The Last Giant

Pic 1
A poster of 1940 intended to signal a more resolute war effort following Churchill becoming Prime Minister. The poster also redressed the divisive effect of earlier British propaganda, calling for a united national effort.

Tim Koch writes:

When Winston Churchill died in 1965, the historian Sir Arthur Bryant said:’The age of giants is over.’ In his recent piece on the ceremonies on the Thames to mark the 50th anniversary of the death of Winston Churchill, Göran Buckhorn called his article ‘a non-rowing related thing’. This is not strictly true.

Winston Leonard Spencer-Churchill was Prime Minister of the United Kingdom from 1940 to 1945 and again from 1951 to 1955. At the forefront of politics for 50 years, he was also a soldier who took part in five wars before the age of 25. As well as the sword, he also wielded the pen and was a journalist, historian and Nobel Prize winning writer. In the Sudan, he took part in the last British cavalry charge, in South Africa he escaped a Boer prisoner-of-war camp, in the United States he was made an honorary citizen, at home he was an accomplished artist and an amateur bricklayer. Throughout his life he lived beyond his means, drank and smoked enthusiastically and claimed to be ‘200 per cent fit’. In looking at his life, it is often difficult to separate truth from myth and unfair criticism from unquestioning hero worship. Churchill himself was one of those responsible for this confusion. ‘History will be kind to me’ he allegedly said, ‘for I intend to write it’. Ultimately of course, he both wrote and made history.

His career pre and post the 1939 – 1945 War is checkered to say the least and notable low points include his decision to return to the gold standard in 1929 and his determination to stay on as Prime Minister in the 1950s. However, when it was most important, Churchill got it right and it is difficult to imagine anyone else who could have led Britain as he did as Prime Minister from 1940 to 1945. He gave Britain, a little island standing alone against a ‘new dark age’, hope ‘when hope seemed irrational’.

Pic 2
Churchill’s coffin is carried up the Thames on the Havengore. Picture:

Churchill died on Sunday, 24January 1965, the seventieth anniversary of the death of his father, Randolph Churchill. The Queen had given permission for a State Funeral (usually only allowed for a reigning monarch) and preparations for the event (code-named ‘Hope Not’) had been in progress for some time. Churchill had chosen to be buried not in Westminster Abbey or St. Paul’s Cathedral, but in the family plot at Bladon in Oxfordshire. The body lay in state for three days at Westminster Hall and then on 30 January it was taken by gun carriage to St Paul’s for the state funeral service, attended by representatives of 112 countries. From St Paul’s the coffin was carried to Tower Pier and then taken up the Thames on the Port of London Authority launch Havengore to Festival Pier. ‘And so Havengore sails into history,’ intoned the BBC commentator, Richard Dimbleby. ‘Not even the Golden Hinde has borne so great a man.

Pic 3
Cranes dip as the Havengore passes.

From Festival Pier it was a short journey to Waterloo Station and the train to Bladon. However, it was the brief river trip that most of the 350 million people watching on television seem to remember, notably when the cranes that in those days lined that part of the river were lowered in an unofficial, unexpected and moving salute by the dock workers. As the BBC pictures showed this scene, it played in the voice of former U.S. President, Dwight D. Eisenhower:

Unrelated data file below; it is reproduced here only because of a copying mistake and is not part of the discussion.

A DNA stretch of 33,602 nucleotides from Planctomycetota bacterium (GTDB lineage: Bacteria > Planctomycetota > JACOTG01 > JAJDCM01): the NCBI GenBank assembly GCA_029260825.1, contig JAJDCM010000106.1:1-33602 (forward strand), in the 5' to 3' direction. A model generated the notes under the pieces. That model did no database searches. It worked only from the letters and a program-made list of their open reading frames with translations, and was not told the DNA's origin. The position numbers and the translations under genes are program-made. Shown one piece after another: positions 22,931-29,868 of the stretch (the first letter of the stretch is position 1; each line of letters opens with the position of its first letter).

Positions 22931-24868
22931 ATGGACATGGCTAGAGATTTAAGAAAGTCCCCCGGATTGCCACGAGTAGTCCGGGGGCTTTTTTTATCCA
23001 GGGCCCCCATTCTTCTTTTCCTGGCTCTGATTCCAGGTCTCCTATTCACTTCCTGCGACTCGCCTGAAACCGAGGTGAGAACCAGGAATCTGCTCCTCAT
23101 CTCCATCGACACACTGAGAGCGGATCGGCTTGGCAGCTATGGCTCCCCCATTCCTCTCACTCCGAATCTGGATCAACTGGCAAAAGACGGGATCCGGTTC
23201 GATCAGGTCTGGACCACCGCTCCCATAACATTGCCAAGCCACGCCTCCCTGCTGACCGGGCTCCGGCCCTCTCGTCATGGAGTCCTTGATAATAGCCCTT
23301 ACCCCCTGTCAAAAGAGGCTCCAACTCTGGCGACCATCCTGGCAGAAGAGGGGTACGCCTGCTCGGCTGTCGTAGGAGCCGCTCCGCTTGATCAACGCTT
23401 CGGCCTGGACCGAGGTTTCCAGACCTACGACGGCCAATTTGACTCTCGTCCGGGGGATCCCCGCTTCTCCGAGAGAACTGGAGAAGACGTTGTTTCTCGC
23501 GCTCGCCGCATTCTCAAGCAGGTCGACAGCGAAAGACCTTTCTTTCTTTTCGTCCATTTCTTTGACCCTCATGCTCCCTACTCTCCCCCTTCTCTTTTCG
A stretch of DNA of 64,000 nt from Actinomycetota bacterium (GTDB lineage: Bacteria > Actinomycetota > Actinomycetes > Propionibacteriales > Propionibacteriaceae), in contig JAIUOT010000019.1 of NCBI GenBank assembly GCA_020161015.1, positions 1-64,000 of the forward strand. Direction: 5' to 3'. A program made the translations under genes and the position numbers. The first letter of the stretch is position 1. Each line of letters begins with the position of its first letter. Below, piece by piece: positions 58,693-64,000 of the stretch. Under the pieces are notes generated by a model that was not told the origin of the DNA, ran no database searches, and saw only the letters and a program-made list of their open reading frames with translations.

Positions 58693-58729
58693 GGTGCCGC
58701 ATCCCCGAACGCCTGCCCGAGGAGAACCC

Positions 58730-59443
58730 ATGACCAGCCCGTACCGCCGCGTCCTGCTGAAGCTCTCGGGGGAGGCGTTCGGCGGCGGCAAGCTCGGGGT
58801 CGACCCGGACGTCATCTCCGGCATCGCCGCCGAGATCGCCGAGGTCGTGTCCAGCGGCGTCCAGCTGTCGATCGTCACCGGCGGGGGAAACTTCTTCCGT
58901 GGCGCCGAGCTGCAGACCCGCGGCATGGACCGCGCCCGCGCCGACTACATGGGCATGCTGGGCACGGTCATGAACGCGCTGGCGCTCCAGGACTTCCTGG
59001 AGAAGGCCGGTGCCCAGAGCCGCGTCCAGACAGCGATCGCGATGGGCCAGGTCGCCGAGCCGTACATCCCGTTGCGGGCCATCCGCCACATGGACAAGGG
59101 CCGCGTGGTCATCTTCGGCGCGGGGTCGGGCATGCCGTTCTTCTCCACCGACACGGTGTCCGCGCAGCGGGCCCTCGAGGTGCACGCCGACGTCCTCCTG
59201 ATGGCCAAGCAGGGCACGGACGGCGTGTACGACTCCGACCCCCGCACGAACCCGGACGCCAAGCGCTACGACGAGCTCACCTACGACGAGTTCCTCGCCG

Upon the mighty Thames, a great avenue of history, move at this moment to their final resting place the mortal remains of Sir Winston Churchill…

Pic 3a
Havengore on its historic journey.

All cameras were focused on the stern of the Havengore, where the coffin surrounded by the pallbearers from the Grenadier Guards rested, and few seem to have captured the liveried figure standing at the bow. I would have perhaps expected it to be the Queen’s Bargemaster, one of the Royal Waterman, but, if that were the case, his livery would be red. The picture below is very unclear, but the figure on the bow must be in the blue of the Bargemaster of the Company of Watermen and Lightermen (who would also be a former Doggett’s Coat and Badge winner).

A picture showing the Waterman’s Bargemaster standing at the bow of the Havengore as it made its way from the Tower of London to Festival Pier in front of the Royal Festival Hall.

From 9 minutes and 16 seconds in, this Pathe newsreel gives you a different view of the vessel:

When the Havengore marks its journey of 50 years ago on this 30 January, Doggett’s men Simon and Jeremy McCarthy and their Bargemaster, Robert Coleman, dressed in their full livery, will provide the ceremonial crew on the launch’s journey from HMS President, just downstream of Tower Bridge, to the Palace of Westminster. For anyone able to be in Central London on the 30, the day’s full itinerary is on the Havengore website.

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This photo shows a previous ceremonial occasion when Doggett’s men aboard the Havengore went through Tower Bridge. The man in blue is the Waterman’s Bargemaster. Picture:

An interesting view of the day of Churchill’s funeral in those pre-digital, pre-internet days is on the website ‘photohistories’.

Churchill’s life in splendid high resolution pictures can be viewed at the website ‘flashbak’.

A great website celebrating Churchill is The Churchill Centre.

One comment

  1. According to his obituary in the 1972 British Rowing Almanack, the liveried figure at the bows of the Havengore was Tom Phelps. He was acting in his capacity as Bargemaster to the Watermen’s and Lightermen’s Company.

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